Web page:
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Nintendo Nudges into Console Battle

By Jay Lyman
May 18, 2005 11:00 AM PT

Not to be left out of the furious technology tussle that has Sony and Microsoft gaming over their next-generation consoles, Nintendo touted the deep game support and backward compatibility of its own Revolution console this week.

Nintendo Nudges into Console Battle

While Microsoft and Sony have touted improved power and graphics in their Xbox 360 and PlayStation 3 -- which have transformed into multimedia machines for music, movies and more Internet connectivity -- Nintendo is still focusing on a broader target audience for games and may be content to serve as the secondary playing system in consumer households, analysts said.

"They're supporting backward compatibility and tapping people's sense of nostalgia for games," Jupiter Research senior analyst Jay Horwitz told TechNewsWorld. "Nintendo has a significant, well-established stable of characters and games that are exclusive to it. They're going after what they see as an opportunity to be the second console in the household and cater to a wider audience. It can be a real opportunity."

Differentiating by Design

Horwitz praised Nintendo for differentiating its next-gen console by supporting backward compatibility to its older GameCube console and other devices, including the popular GameBoy and new DS handhelds. He also praised the Japanese company for maintaining the price difference between its console and the others.

The analyst added that although it has been "cagey" about the design of the controllers for its new Revolution console, Nintendo is signaling it will stick to the gaming experience, as opposed to the broader efforts of Microsoft's and Sony's multimedia console offerings.

"They really are looking to experiment with new ways to interact with games," Horwitz said of Nintendo. "I think they're doing the right thing. At their heart, they're a game company. They really are about game development and creating an interesting game experience. They're not trying to establish a foothold in the living room like Microsoft, or establishing links beyond the living room as Sony is."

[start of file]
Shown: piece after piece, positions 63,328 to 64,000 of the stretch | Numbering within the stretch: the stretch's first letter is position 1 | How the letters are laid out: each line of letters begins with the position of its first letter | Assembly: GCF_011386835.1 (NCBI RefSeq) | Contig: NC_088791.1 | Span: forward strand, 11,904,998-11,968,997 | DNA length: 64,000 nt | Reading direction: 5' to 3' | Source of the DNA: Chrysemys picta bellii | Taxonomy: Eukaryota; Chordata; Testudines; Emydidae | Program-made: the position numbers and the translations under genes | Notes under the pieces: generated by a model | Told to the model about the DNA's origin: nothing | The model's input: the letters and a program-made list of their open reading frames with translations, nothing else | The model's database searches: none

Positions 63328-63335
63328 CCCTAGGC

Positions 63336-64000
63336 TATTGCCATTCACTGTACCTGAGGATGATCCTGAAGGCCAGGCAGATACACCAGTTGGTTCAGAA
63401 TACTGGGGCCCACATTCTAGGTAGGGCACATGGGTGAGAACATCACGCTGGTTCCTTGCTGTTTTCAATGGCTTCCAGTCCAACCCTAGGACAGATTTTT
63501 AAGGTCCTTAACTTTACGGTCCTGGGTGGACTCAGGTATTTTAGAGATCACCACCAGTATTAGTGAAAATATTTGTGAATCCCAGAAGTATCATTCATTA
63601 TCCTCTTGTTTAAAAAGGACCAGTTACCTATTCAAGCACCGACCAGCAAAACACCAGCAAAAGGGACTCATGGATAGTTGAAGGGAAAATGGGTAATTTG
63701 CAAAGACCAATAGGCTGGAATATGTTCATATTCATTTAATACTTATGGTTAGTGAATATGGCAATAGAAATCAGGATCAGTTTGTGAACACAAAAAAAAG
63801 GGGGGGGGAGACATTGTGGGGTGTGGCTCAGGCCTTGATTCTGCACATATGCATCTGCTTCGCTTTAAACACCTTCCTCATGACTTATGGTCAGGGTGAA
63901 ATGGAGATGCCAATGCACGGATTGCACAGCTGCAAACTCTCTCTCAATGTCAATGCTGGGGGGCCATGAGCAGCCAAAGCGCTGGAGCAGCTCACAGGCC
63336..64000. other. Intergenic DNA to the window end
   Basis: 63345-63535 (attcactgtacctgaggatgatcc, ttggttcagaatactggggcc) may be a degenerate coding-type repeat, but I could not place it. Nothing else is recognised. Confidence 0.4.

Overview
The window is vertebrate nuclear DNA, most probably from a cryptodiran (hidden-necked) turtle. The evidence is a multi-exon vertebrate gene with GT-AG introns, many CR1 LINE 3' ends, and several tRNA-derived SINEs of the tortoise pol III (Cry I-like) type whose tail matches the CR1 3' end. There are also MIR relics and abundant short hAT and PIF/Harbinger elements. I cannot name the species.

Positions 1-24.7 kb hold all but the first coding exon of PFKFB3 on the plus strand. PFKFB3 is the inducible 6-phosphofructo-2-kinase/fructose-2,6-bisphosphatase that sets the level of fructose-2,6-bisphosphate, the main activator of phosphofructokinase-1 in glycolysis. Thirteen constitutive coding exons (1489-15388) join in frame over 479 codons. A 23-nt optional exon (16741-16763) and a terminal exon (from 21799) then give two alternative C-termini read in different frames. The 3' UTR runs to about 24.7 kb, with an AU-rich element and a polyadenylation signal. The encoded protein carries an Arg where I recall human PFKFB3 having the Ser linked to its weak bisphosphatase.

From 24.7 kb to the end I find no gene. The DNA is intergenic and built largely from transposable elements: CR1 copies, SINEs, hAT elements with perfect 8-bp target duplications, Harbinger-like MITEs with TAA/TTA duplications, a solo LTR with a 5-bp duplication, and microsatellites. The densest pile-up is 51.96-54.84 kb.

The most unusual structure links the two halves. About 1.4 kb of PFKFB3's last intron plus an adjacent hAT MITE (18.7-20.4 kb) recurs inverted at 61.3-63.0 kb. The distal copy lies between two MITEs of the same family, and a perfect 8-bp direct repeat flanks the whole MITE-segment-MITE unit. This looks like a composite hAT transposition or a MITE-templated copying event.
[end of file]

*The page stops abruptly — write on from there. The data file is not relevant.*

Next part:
Keeping Their Place

Horwitz added that while Microsoft and Sony are gunning for dominance of the console battle, Nintendo may be content to simply stay in the game.

"It's about keeping their seat at the table rather than leading the pack," he said, adding that the new Revolution does in fact boost performance from previous Nintendo systems and also features wireless interconnections as an innovation.

Horwitz said while all of the console makers must achieve mass market consumption in order to support game development and sales -- where the companies recoup their margins in the video game business -- the market can likely support all three major consoles.

"It's not a zero-sum game," he said.

Most Compatible Console

Parks Associates senior analyst Michael Cai, who attended the E3 Conference in Los Angeles, told TechNewsWorld that Nintendo's announcement of deep compatibility with older systems and downloadable catalog were most significant.

"This console will be compatible with other previous games with other Nintendo systems," he said. "That, and the fact that the game catalog will be downloadable are two very interesting things."

And while he referred to an easier game development process for Revolution, Cai said Nintendo is playing against fierce competitors, who are both pouring resources into promotion of their next-gen systems.

"Even for the next generation, although the processing power is up, in terms of perception and image, [Nintendo] still doesn't have as strong of a position as Xbox 360 or PS3," he said. "In terms of game development, it will be demanding. Nintendo will lower the bar to a degree."

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